men in media are nothing unusual today, but in 1958, it was daring. What's more, Clay, Al, Bernie and Pat were Asian-Americans.
Beefcake publicity photos of Asian men are still rarely seen. This ahead-of-its-time marketing campaign turned The Surfers
into sex symbols; they became the visual embodiment of Hawaiian male virility. "We weren't even aware of that," laughs Clay.
"Everything was done by the record company. We didn’t know what was happening . . . we just went along with everything
they said!" But surely they must have suspected something when adoring females began pursuing them with lustful ardor . .
. waiting breathlessly at their dressing room door . . . and making their wives and girlfriends livid with jealousy! Asked
how he and his bandmates dealt with the female attention, gentleman Clayton refuses to kiss and tell. "We dealt with it,"
he chuckles, and leaves the details to our imaginations.
albums and posing for photo shoots may have been a thrill, but the boys soon discovered that presenting themselves on stage
was something altogether different. Sent out for a round of personal appearances, they weren't exactly ready for prime time!
The Surfers were an unusual pop vocal group for the '50s in that they accompanied themselves on instruments; this, as Clay
points out, was the norm in Hawaii. Yet they lacked the panache of mainland singing ensembles, and that was also due to Hawaiian
tradition. "Back then in Hawaii," he recalls, "a group of guys sang, or one person sang and didn't say one word. Didn't smile
or anything! Just hanging their heads and singing, and nobody would care." Accordingly, as the boys performed their numbers,
they were stiffer than wooden surfboards! Their very first booking was at The Wagon Wheel Casino in Lake Tahoe, Nevada; Clay
recalls the gig with amusement today, but at the time, it was no laughing matter. "After our first night, they wanted to fire
us!," he says. "Ayre Gross was the owner at that time, and the general manager of the casino was (his) son-in-law." Feeling
that the boys had promise, the casino manager pleaded their case to Gross. "He came up (later) and said we could meet him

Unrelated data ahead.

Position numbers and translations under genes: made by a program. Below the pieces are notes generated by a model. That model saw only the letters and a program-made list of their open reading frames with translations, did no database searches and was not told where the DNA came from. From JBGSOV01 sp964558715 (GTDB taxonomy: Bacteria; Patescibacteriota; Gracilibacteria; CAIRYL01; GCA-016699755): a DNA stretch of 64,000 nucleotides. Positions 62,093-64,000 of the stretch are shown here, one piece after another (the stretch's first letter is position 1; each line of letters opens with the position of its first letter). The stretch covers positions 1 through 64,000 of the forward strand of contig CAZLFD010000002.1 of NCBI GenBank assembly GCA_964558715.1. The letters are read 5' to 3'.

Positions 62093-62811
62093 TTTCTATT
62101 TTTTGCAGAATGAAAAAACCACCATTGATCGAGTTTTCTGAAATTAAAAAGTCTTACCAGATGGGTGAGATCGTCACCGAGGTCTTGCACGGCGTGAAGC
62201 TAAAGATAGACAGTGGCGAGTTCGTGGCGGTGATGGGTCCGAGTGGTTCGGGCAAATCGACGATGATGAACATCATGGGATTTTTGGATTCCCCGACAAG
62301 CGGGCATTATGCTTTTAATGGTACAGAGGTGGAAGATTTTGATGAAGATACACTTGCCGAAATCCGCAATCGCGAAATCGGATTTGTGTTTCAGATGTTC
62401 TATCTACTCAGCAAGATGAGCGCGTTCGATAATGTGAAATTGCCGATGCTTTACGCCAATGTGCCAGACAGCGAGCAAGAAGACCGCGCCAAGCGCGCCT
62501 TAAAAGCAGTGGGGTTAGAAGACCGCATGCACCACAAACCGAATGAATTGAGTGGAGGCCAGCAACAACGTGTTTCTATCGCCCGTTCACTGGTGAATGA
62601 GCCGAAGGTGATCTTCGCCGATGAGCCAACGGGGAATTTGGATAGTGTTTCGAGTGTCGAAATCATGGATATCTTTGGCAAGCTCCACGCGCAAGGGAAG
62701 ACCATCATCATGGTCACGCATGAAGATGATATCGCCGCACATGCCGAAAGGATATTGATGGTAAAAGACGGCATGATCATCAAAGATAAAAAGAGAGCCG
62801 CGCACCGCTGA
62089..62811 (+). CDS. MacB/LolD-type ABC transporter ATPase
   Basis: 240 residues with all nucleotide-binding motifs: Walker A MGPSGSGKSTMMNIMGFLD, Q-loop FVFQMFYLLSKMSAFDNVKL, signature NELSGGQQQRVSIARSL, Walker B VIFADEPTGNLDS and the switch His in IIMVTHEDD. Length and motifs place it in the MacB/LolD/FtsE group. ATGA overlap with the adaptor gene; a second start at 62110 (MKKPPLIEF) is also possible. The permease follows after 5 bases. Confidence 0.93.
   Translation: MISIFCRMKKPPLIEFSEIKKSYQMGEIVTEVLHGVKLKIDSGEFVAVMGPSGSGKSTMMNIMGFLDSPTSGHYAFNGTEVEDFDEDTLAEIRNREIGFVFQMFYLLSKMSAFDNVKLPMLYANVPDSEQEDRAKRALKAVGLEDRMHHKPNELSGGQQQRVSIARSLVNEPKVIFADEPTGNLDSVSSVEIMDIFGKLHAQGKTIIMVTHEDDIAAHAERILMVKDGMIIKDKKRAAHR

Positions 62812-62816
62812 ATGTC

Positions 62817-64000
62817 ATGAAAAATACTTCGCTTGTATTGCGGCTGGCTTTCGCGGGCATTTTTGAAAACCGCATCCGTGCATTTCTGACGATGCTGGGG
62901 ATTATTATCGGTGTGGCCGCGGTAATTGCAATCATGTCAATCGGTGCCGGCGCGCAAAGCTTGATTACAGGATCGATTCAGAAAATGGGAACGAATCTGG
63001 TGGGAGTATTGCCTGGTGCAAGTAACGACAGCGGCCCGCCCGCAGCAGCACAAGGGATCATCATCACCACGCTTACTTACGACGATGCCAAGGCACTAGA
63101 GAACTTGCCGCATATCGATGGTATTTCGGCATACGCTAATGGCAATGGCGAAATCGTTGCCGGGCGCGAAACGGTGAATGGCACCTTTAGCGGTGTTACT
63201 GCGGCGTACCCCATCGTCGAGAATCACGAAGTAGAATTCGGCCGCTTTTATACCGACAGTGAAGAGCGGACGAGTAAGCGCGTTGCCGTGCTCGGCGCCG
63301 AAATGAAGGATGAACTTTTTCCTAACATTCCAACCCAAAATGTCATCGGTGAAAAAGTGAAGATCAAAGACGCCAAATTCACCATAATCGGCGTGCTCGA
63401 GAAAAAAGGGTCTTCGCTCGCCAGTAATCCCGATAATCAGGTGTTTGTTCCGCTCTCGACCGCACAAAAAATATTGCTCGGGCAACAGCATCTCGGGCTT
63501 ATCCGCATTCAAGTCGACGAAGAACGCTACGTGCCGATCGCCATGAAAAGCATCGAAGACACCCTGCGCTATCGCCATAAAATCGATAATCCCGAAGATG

in his office the next morning, so we did. He said, 'you guys sing well, but you look like you're scared!' We said, 'we are!'"
The sympathetic manager gave them some rudimentary lessons in stage presentation which they were able to practice for the
next three weeks. It was hardly enough time to perfect a Las Vegas act, but believe it or not, that's where The Surfers were
booked for their second job.
were terrified. "On opening night, there was hardly any applause," Clay remembers. "We weren't ready for stage performance!
I thought, what am I doing here?" By the time their show ended, he’d
made up his mind to forget about show business and bolt for home. His heart filled with dread as he met the casino's entertainment
director on the way upstairs to his dressing room. "We met halfway up the stairs, and he looked at me and said, 'Wonderful!
Fantastic! You guys are great! We're gonna keep you around.'" Dumbfounded, Clay staggered to the dressing room and collapsed
in a chair. He couldn't believe what he'd just heard. "We were bad . . . we were lousy!" But even at their worst, The Surfers
seemed destined for a music career. "I thought, Clay, if you're gonna be in this business, you'd better go and learn it."
Determined to create an act that was worthy of a Vegas showroom, young Mr. Naluai gave himself and his group a crash course
in star power and stage presence. Las Vegas was his classroom; Sinatra, Dean Martin, Sammy Davis, Jr, and other '50s legends
were his instructors. "I went from showroom to showroom on my break, on my day off, and watched the different performers perform.
Then I went back, and we did our show." The boys used a tried and true method of self-improvement: learning from older and
more experienced professionals, who in this case were the best entertainers in the world. However, Clayton Naluai prefers
to say it more bluntly: "We copied 'em!" By the time they left Vegas six months later, The Surfers had put together a polished
act that could fill seats and draw big applause. "(Las Vegas) was my training ground," Clay enthuses, "and it was the greatest
training program ever!"